General François Chasseloup-Laubat
Born: August 18, 1754
Place of Birth: Saint-Sornin, Charente-Maritime, France
Died: October 6, 1833
Place of Death: Paris, France
Arc de Triomphe: CHASSELOUP-AT on the south pillar
Of noble birth, François Chasseloup-Laubat initially joined the artillery in 1770 before attending the artillery school of Mézières in 1778. He served as a lieutenant until the Revolution arrived and he was finally promoted to capitaine in 1791. Assigned to the Army of the Center, Chasseloup-Laubat battled before Gevint and then directed the defense of Montmédy and Longway. In 1793 he served at Arlon, was promoted to chef de bataillon, and was placed with the Army of the Moselle. The next year Chasseloup-Laubat again served at Arlon and then joined the Army of the Sambre and Meuse, serving during the siege of Maestricht. A promotion to chef de brigade followed and then in 1795 he served at the siege of Mainz.
In 1796 Chasseloup-Laubat joined General Bonaparte's Army of Italy. That May he directed the engineers for the crossing of the Po, and then in June he was named commander-in-chief of the engineers of the Army of Italy. Chasseloup-Laubat went on to serve at Lonato , Castiglione , Roveredo, Arcola , and Rivoli during that campaign. Afterwards, he was promoted to général de brigade and then sent to Paris on a mission.
In February of 1798 Chasseloup-Laubat was named director of fortifications and ordered to survey and direct the fortifications of the eastern frontier of France along the Rhine. That September he returned to Paris and then he was sent to Italy to command the engineers there. In 1799 Chasseloup-Laubat was allowed to leave the army to recover from illness, and after he returned he was promoted to général de division. In 1800 he briefly commanded the engineers of the Army of the Reserve before taking command of the engineers of the Army of Italy again. The following year Chasseloup-Laubat directed the siege of Peschiera and forced its surrender.
During the years of peace that followed, Chasseloup-Laubat traveled around Italy, demolishing some of the fortifications there while improving the fortifications of other locations. He was named a Commander of the Iron Crown in 1805, and then when war broke out that year he took command of the engineers of the Army of Italy under Marshal Masséna. During that campaign, he served at the action of the bridge at Verona.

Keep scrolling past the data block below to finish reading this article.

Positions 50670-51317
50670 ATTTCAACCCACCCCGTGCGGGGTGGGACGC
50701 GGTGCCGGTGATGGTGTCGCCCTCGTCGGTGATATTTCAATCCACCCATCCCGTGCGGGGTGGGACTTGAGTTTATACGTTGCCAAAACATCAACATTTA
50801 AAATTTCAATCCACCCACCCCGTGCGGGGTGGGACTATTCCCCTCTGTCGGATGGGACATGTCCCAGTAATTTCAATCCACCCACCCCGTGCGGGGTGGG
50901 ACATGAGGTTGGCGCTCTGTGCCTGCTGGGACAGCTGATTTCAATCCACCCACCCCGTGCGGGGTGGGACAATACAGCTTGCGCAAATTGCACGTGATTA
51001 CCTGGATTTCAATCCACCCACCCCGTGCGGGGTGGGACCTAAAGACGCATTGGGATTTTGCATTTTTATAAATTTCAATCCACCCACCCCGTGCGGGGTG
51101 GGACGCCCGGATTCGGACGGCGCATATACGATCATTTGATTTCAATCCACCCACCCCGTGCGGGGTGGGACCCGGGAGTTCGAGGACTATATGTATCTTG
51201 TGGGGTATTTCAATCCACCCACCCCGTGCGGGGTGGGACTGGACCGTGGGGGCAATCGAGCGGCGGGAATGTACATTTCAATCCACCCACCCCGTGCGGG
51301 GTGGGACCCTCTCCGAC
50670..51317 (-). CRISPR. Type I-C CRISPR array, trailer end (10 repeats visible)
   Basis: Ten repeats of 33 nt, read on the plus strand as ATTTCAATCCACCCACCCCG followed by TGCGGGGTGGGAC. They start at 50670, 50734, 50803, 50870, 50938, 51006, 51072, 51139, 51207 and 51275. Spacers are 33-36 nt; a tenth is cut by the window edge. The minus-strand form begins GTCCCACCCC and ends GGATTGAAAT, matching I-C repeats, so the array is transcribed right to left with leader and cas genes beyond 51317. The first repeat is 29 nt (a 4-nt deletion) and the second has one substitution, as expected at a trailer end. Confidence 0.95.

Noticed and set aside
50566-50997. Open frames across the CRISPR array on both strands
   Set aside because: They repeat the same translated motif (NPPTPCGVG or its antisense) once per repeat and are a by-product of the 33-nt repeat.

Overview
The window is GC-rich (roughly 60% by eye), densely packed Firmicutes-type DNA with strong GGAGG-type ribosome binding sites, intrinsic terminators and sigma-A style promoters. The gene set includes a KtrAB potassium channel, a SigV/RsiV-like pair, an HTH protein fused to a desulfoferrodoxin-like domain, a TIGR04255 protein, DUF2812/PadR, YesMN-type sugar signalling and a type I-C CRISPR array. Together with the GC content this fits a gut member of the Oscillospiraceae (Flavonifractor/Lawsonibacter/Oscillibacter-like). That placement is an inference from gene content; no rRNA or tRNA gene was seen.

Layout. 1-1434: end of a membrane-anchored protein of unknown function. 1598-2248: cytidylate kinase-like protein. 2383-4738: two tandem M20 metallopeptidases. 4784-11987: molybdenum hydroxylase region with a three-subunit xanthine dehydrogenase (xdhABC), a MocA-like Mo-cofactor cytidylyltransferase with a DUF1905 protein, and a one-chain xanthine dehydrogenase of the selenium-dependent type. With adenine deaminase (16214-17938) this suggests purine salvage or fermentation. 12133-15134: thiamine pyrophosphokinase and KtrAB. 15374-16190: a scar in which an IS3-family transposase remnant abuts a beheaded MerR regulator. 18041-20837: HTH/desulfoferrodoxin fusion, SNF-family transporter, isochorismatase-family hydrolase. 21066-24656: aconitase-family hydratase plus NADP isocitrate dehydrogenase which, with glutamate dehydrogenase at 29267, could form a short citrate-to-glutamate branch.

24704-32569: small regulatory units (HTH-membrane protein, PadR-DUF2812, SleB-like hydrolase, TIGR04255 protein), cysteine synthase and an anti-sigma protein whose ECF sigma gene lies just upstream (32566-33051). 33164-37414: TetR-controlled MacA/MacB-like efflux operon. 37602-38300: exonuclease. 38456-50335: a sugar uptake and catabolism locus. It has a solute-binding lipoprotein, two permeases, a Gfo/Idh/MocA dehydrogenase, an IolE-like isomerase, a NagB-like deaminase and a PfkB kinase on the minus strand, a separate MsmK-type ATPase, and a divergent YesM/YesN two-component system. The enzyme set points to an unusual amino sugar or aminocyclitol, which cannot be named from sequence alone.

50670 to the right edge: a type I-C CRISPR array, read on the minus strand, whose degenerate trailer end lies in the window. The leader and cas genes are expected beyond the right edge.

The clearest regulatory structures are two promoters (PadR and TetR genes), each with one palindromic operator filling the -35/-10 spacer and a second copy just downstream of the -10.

The next year Chasseloup-Laubat traveled to Holland where Napoleon named him commander-in-chief of the engineers of the Grande Armée. In such an important position, he became known for the ability to do trigonometry in his head and being calm and quiet until discovering sloppy workmanship from his engineers.1 Chasseloup-Laubat took part in the campaigns of 1806 and 1807, serving at Golymin and Eylau before directing the Siege of Danzig . After Danzig was taken, Chasseloup-Laubat next directed the siege of Stralsund. In 1808 he was sent back to Italy to direct the fortifications there and he was also named a Count of the Empire. When war again broke out against Austria in 1809, Chasseloup-Laubat was named commander-in-chief of the engineers of the Army of Italy.
1811 saw Chasseloup-Laubat traveling to Cherbourg and Holland and being named a Councilor of State. The next year he became commander-in-chief of the engineers of the Grande Armée for the campaign in Russia, and during the retreat he served notably at the Berezina. After that campaign, in 1813 Chasseloup-Laubat became a senator and retired from the military. He was given the Grand Cross of the Order of the Reunion in recognition of his services.
In 1814 Chasseloup-Laubat was briefly ordered back into military service to survey and direct the defense of many of the bridges along the Loire. After Napoleon's abdication, Chasseloup-Laubat was named a Peer of France and given the Grand Cross of the Legion of Honor by the returning Bourbons. When Napoleon escaped from Elba in 1815 for the Hundred Days, Chasseloup-Laubat kept away from Paris and did not participate. Once the Bourbons were again restored to the throne, he participated in the trial of Marshal Ney where he voted for deportation.
- Six, Georges. Dictionnaire Biographique des Généraux & Amiraux Français de la Révolution et de l'Empire (1792-1814). 2 vols. Paris: Gaston Saffroy, 2003.
Updated April 2019
© Nathan D. Jensen